The hidden history of Healey Dell

Like the hidden folds of the Dell itself, the history of the area is hidden in the mists of time.

About 8000 years ago, at the end of the last Ice Age, humans first appeared in the Rochdale area.  They were nomadic tribes but later began to settle during the Bronze Age (6000-2000 BC). By 70 AD, a tribe known to the conquering Romans as the Brigante first settled in the Dell area.   A 1000 years later, it was the Normans who sub-let the land to the De Healey, who built Healey Hall, the area consequently came to be known as the Healey Dell. 

Sheep farming was prevalent here and the animals grazed the surrounding area extensively.  The meandering Spodden formed an ideal base for many small mills, which subsequently saw the development of woollen mills and later, cotton. Packhorse routes emerged, markets flourished, and the area became one of the most affluent in the region. 

A number of local families lived here.  These included the Ashtons, Butterworths, Chadwicks, Gartside’s, Halliwells, Healeys, Holts, Schofields and Twedales, among others.

Tucked away in the Dell, today you will find stone rubbing mills (Th’owd Mill I’th Thrutch – the  old mill in the thrutch), waterfalls and rapids, “fairies chapel”, the disused railway station at Broadley Mill, the Rochdale to Bacup disused railway line (which was converted to a walking/cycling trail), reservoirs, and the remains of a wartime munitions factory. There are seven distinct walking trails in the area.

The Healey Dell Heritage Centre and Tea Rooms on Dell Road is a great starting point for local information and includes permanent heritage information on display.  The venue is full of character and an Edwardian themed charm on the banks of the Spodden river surrounded by a stunning and scenic natural setting.
Credits: Phillip Blackshaw and Allan Marshall who contributed significantly to researching the history of Healey Dell.

Click on the images below to read more.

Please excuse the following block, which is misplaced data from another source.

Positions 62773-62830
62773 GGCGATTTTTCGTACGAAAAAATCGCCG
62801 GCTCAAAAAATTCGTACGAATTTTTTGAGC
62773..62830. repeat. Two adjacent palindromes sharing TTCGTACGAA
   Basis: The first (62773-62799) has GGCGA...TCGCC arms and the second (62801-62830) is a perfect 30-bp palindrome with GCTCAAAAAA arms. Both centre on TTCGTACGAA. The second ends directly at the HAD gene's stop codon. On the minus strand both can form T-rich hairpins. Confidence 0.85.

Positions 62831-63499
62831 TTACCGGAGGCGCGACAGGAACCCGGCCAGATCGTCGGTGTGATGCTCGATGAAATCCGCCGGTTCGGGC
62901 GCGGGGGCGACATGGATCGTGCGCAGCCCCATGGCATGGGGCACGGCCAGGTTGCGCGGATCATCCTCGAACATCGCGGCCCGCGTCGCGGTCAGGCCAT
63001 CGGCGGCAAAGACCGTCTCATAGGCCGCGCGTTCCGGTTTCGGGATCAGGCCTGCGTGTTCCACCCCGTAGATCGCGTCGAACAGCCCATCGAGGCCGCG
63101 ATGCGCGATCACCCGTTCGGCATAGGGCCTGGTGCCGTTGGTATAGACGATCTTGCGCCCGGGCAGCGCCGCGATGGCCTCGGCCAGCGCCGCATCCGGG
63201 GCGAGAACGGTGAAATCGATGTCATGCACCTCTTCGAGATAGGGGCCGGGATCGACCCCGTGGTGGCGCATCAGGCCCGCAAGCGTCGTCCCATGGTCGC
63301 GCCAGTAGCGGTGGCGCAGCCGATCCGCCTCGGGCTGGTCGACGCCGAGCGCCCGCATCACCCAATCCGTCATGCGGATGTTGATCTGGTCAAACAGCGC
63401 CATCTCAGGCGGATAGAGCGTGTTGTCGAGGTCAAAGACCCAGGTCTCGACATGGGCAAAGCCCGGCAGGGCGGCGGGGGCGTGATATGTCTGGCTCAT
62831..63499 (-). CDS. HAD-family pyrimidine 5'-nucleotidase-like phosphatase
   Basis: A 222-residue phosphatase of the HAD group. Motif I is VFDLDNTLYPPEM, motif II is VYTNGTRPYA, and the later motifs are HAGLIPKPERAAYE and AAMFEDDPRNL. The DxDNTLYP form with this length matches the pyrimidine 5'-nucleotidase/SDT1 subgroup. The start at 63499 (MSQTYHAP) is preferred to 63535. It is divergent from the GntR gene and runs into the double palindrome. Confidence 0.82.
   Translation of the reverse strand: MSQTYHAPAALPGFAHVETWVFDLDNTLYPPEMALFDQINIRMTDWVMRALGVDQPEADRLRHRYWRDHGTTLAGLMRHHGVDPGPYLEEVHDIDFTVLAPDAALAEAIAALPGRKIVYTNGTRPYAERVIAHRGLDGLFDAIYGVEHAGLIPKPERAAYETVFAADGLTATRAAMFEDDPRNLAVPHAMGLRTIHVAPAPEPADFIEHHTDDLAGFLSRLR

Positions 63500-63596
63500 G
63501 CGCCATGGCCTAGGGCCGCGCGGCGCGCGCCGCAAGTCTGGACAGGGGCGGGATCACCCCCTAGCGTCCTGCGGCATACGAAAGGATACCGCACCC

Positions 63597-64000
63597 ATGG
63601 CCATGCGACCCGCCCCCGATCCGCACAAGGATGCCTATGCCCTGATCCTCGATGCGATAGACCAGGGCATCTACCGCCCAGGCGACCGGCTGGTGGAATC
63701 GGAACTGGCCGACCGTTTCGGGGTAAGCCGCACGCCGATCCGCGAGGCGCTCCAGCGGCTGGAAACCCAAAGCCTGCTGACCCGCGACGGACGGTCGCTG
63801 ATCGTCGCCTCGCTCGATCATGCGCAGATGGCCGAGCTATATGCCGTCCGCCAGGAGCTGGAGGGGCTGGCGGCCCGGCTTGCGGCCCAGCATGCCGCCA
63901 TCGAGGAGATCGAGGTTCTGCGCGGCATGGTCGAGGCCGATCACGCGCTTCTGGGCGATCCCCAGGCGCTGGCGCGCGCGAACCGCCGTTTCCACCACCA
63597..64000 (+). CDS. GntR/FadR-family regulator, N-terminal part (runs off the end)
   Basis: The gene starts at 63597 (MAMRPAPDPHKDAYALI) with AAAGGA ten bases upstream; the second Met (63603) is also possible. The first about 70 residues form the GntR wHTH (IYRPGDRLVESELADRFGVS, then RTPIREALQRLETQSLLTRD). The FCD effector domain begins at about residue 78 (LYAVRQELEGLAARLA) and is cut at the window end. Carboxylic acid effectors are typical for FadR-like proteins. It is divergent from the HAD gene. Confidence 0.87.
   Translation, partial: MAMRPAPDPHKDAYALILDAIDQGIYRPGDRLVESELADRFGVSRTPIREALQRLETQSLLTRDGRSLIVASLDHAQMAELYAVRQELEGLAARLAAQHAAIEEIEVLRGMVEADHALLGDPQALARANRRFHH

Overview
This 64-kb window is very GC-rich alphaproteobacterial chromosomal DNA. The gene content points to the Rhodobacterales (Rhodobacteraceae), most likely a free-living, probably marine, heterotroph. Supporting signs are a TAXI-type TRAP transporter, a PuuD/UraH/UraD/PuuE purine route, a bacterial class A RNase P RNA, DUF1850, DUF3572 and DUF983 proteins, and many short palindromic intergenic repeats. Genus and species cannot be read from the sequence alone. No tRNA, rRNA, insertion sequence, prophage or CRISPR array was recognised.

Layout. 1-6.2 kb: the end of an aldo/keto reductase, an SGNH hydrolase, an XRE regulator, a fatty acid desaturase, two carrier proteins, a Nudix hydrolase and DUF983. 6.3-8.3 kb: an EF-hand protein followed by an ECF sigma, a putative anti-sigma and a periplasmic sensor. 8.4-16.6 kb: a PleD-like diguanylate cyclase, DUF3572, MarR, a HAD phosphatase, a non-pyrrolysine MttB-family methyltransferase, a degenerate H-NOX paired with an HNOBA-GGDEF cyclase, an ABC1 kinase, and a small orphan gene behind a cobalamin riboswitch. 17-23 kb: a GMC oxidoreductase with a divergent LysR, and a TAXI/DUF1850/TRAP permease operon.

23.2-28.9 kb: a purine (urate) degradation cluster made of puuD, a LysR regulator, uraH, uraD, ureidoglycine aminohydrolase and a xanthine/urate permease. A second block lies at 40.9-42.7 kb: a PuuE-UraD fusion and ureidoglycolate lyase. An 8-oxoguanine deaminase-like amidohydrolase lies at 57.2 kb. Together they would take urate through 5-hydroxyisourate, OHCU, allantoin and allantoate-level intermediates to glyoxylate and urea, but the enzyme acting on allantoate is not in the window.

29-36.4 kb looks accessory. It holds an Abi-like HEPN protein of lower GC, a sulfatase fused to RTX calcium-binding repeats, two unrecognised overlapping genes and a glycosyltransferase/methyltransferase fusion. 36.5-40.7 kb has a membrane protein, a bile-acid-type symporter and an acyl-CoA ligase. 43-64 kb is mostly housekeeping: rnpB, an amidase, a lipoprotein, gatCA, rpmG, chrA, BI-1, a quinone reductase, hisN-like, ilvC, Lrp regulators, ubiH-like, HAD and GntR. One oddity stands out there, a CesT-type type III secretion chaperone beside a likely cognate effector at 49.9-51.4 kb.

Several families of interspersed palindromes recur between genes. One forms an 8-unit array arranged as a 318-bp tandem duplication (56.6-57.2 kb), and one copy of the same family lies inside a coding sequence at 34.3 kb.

Britain became the world's first fully-fledged industrial society and cotton played an important role in this. It can however be claimed that Lancashire’s textile industries were at the frontline in development of the Industrial Revolution and the technology that dominated it.


Although still one of the most beautiful parts of the Dell, time has taken its toll on the Fairies Chapel. The “Thrutch,” a narrow gorge, is fantastical feature, and was still more so before the great flood of July 4th, 1838, which destroyed what was in known as the Fairies Chapel, This was: “a cavern in the rock, which had a pulpit, reading desk, and seats, formed out of the rock by the action of the water”.


Th’owd Mill I’th Thrutch has had lots of names in the past; it has been known as Healey Deane Mill, Healey Mill, Old Mill and Th’Owd Mill I’th Thrutch.Whatever name you use it has been around for a very long time, firstly as a corn mill

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Coronavirus update - November 2020

It has now been confirmed that, from Thursday 5th November, the UK will be going back into lockdown.  As part of the measures, all non-essential businesses will close, and all restaurants and cafes will not be able to offer dine-in service, and we will be following these rules.  However, we are still allowed to provide takeaway and delivery orders, which we are thrilled to be able to do.  We think that, as the weather is getting colder, there is nothing better than enjoying a spot of tea in warmth and comfort.  Have a look at our takeaway menu by clicking the button below, and order something to enjoy the Autumn weather from the comfort of your own home.  Delivery is free within a three mile radius.

We will keep an eye on how the lockdown progresses, and we will keep you posted on what we will be doing as the end comes near.  We got through the first lockdown back in March, we’ll get through this one, and Healey Dell Tea Rooms will be there to bring you the comforts and pleasures that we always have.